Now before you start erecting a drive-thru daiquiri stand or open a bottle of your nicest cabernet sauvignon for the drive home, pay attention: although there is no statewide prohibition against having an open container in a car or on a street corner, most counties and cities do prohibit open containers. If you are caught with an open container in these places, you can get be ticketed for it, even though there is no statewide prohibition against it. Not only do most cities and counties prohibit open containers in vehicles, but there are 34 counties in Mississippi that are completely dry when it comes to hard liquor and 36 counties that are dry when it comes to beer and light wine. If you are driving through one of these "dry" counties with alcohol in your vehicle, whether or not it's in an opened container, you could face penalties for mere possession of these intoxicating substances.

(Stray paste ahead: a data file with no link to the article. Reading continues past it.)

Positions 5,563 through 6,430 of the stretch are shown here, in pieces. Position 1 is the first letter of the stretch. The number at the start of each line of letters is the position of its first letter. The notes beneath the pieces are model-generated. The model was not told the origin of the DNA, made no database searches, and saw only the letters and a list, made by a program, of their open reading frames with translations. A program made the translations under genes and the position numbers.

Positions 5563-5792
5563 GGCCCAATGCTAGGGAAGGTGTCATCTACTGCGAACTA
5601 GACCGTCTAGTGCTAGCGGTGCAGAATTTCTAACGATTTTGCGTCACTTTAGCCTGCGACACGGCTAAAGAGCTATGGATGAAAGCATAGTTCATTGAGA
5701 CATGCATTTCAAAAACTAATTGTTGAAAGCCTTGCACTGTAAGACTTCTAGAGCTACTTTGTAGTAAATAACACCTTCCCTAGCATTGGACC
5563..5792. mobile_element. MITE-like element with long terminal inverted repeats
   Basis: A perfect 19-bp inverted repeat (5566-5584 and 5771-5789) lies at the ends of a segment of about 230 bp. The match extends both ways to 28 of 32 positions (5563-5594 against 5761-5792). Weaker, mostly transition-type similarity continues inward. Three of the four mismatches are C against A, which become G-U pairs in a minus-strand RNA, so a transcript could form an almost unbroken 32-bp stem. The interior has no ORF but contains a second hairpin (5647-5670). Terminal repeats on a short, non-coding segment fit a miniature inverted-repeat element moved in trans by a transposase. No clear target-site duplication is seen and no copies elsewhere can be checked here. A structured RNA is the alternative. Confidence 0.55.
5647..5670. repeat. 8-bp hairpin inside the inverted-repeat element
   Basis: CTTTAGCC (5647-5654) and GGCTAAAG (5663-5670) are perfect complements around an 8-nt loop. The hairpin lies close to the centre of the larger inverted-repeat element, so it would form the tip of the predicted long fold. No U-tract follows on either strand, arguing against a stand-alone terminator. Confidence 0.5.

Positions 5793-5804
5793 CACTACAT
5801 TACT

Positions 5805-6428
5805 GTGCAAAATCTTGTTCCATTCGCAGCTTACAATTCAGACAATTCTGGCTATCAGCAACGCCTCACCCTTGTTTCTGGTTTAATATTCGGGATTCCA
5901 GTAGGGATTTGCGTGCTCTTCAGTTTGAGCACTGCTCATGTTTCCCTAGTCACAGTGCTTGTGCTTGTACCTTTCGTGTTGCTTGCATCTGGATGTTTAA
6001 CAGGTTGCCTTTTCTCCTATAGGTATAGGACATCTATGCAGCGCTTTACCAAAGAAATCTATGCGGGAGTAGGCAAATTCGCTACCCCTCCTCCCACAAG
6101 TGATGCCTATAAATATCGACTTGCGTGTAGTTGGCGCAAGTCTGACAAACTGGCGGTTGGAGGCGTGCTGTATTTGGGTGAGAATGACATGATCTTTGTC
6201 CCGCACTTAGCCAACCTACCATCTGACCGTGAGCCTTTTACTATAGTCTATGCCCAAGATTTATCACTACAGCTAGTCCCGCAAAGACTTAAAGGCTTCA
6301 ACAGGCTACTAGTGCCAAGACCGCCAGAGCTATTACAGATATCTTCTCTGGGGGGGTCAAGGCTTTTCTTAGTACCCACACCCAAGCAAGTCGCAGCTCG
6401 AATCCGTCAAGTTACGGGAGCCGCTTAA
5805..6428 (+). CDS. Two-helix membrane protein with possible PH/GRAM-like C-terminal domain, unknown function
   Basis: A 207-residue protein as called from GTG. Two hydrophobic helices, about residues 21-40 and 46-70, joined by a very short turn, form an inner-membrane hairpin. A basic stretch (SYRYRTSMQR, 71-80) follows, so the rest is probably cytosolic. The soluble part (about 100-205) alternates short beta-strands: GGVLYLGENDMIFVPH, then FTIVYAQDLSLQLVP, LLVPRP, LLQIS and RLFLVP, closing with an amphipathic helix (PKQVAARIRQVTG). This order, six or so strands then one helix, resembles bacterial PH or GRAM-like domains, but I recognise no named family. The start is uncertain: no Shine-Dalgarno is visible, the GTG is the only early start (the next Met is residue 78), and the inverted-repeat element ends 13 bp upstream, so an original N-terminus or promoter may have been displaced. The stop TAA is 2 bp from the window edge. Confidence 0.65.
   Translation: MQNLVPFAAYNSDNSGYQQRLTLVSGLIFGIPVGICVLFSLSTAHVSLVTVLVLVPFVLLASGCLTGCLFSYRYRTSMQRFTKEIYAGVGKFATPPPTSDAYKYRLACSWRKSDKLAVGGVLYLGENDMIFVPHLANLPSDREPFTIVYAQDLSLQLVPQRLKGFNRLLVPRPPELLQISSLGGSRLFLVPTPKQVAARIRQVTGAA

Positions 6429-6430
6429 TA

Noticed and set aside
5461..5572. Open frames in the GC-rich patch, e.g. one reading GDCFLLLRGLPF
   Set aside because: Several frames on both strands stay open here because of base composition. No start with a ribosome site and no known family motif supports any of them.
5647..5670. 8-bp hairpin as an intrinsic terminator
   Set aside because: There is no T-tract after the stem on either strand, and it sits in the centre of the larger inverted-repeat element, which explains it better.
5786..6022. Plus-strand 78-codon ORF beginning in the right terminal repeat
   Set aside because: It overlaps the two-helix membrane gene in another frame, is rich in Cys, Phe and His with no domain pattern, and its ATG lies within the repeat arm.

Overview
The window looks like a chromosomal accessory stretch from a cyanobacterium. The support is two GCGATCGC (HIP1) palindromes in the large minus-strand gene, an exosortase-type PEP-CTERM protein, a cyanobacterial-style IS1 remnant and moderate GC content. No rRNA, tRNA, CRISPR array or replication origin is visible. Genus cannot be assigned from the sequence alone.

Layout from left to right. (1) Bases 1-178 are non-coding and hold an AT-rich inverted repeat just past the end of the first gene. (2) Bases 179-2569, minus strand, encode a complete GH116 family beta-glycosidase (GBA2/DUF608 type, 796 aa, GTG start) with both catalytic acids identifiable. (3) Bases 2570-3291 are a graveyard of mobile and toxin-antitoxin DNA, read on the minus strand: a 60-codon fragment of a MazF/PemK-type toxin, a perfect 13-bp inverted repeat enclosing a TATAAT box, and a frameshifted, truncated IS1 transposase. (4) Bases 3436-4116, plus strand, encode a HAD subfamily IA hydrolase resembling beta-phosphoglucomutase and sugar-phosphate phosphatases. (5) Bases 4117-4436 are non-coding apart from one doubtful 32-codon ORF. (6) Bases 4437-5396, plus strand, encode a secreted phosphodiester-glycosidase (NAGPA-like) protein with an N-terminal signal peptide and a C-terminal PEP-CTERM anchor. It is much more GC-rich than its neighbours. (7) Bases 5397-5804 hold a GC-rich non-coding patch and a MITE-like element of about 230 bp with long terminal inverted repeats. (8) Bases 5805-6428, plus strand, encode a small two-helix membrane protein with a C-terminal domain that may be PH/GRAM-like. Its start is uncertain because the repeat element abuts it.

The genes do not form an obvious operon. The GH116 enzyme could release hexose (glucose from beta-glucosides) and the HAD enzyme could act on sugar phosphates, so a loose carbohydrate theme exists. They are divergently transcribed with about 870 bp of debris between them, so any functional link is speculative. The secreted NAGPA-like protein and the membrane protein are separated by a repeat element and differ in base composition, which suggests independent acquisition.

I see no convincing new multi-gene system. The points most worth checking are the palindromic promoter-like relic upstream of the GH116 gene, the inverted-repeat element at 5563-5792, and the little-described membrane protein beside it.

But let's say you are lucky enough to be enjoying a drink while driving in a location without open container laws. Are you completely safe? Probably not. It's legal to have a drink while driving, but only if your blood alcohol content stays below the legal limit. What's more, if a law enforcement officer sees the Bud Light can you're sipping from, he then has probable cause to pull you over and inquire about your alcohol consumption. (Mayo v. State, 843 So.2d 739). Which, as we all know, can then lead to a number of problems.

Open container laws or not, always have a designated driver if you have been drinking. Sobriety is the only sure-fire way to "beat" a DUI charge. However, if you are stopped on suspicion of DUI, remain calm and polite when interacting with the officer. Everything you do and say will be recorded or written in a later report. Decline to take the portable breath test, the field sobriety tests, and the Breathalyzer test if you are arrested. For more information on DUI Do's and Don't's, see Merrida's post here.

If you do find yourself in the unfortunate situation of having been charged with open container, DUI, or any other criminal offense, please call the attorneys at Coxwell & Associates so that we may discuss your options. Our lawyers have more than 30 years' experience in dealing with serious criminal matters, and we use our time, energy, and intelligence to help those facing a daunting legal system.